However, I'd like to ask some question on his points.... let's go through them.
While I don't doubt that the lottery is merely a method for the state to get the money back that it has paid to the poor, I do think that payday loans are more destructive. Moreover, even though I'm not one for government intervention in the free markets, I would support more regulation of these operations.
So it's OK for the state to rip off the poor via the lottery so they "can get their money back" but not OK for a private company who gave the state their money to begin with?
The reason I support more regulation of these businesses is because of the lack of regulation compared against other "banking" style operations like banks, credit unions, and mortgage companies. All states, and even the feds, regulate banks, credit unions and mortgage companies to some degree. In fact, one might even consider them to be highly regulated entities. But payday lenders are not regulated as uniformly. It's true that more states are beginning to pay more attention to payday lenders, but as it stands they are largely unregulated. Now, I'm not saying that I would support really stringent regulations that require all kinds of reporting and record keeping. My main focus would be on the interest rates charged. A loooong time ago, states used to have "usury" laws that prevented lenders of any kind from charging exorbitant interest rates on money loaned. However, I believe only Utah has usury laws still on the books. All other states, including Ohio, have done away with them.
Consider that the reason these payday loan operation sprang up in the first place is because of the regulation of banks, S&L's and mortgage companies. The companies setting these businesses up are simply filling a banking need that the traditional banks cannot do because of regulation. One of the largest of the payday operations in Ohio was created by the ex President of then Cincinnati based Provident Bank. Don't you think he would have loved to get Provident in on those deals if regulation hadn't tied their hands to do so?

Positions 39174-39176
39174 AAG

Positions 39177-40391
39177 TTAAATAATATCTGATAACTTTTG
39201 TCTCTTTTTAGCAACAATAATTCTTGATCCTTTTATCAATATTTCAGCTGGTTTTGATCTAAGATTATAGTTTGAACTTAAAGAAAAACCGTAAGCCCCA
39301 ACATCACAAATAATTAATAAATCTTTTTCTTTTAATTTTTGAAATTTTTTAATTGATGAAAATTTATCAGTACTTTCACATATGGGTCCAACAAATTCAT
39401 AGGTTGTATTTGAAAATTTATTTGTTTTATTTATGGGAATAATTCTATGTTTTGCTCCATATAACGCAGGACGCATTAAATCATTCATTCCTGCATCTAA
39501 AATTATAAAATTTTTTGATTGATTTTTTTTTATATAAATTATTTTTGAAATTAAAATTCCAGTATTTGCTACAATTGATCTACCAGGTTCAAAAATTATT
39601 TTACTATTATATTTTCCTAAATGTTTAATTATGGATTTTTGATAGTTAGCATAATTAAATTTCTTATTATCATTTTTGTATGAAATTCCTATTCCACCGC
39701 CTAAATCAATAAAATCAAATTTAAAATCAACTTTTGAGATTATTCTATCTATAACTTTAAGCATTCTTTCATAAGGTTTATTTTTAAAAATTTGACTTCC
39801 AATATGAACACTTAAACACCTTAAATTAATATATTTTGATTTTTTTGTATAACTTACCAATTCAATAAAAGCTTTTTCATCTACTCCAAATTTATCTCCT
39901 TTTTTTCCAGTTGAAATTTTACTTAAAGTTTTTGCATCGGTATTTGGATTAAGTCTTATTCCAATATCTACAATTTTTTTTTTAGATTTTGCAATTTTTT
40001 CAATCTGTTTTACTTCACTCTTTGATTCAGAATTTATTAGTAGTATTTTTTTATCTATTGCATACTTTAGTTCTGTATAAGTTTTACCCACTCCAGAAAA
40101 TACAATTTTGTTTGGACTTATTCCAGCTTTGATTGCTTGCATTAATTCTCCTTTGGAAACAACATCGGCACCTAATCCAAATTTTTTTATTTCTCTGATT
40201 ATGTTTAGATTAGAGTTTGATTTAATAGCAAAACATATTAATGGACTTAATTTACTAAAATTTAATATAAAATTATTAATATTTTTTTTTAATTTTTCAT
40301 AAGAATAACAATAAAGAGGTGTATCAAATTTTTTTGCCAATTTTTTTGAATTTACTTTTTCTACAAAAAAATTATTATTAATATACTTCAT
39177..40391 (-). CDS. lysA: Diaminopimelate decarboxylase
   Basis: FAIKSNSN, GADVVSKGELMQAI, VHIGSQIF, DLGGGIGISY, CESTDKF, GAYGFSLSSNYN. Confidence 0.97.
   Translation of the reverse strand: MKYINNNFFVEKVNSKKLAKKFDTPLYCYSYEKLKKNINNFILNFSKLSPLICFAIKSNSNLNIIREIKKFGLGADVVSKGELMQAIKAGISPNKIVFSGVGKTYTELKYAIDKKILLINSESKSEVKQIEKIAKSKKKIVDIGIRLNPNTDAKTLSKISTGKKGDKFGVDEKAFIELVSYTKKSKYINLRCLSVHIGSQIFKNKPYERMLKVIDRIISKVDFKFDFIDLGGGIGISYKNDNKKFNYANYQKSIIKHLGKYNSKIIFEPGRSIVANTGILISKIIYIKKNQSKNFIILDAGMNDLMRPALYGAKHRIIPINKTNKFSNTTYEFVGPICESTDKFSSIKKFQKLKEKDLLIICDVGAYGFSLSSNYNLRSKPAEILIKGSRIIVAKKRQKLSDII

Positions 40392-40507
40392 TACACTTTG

Second, if you take the profit motivation out of these payday loan operations they will go away. Now the poor have no place to do "banking" business except loan sharks and pawn brokers; hardly a better alternative.
I wonder how Luke feels about grocery stores like Krogers that charge more in inner city stores than they do in the suburbs. Are they gouging the poor? Why shouldn't we regulate them?
What about operations like Jackson Hewitt, HR Block, 7/11, JB Byrider, et al. who have made dealing with the poor a cottage industry. Should we regulate them since they charge poor customers demonstrably more money than suburban operations?
Once again, the conventional wisdom is that "the poor" are some kind of brainless group of disenfranchised citizens. In fact, most of "the poor" are that way for a reason. If most of them would give up their cigarettes, booze and lottery tickets, they wouldn't need to use pay day loan operations to begin with.
Please read my earlier post on a rapid refund conversation I had with a "poor" person. I guarantee that's more the norm than the exception.
I challenge anybody who believes in regulating these operations to go into any convenience store on the beginning of the month. You'd think it was Christmas. You would no longer wonder why pay day loan operations exist.
Look, I hate defending the people who run these businesses. I feel the same way about defending sex offenders against these ridiculous sex crimes laws. But I'm going to call out the total hypocrisy on these issues.
I also like the debate on this issue but I'm still waiting for someone to tell me why it's OK for the state to "rip off the poor" rather than private business. The state after all, is a reflection on it's citizenry, so in essence we're saying is "it's OK for all of us to rip off the poor as long as we get to share in the profits equally".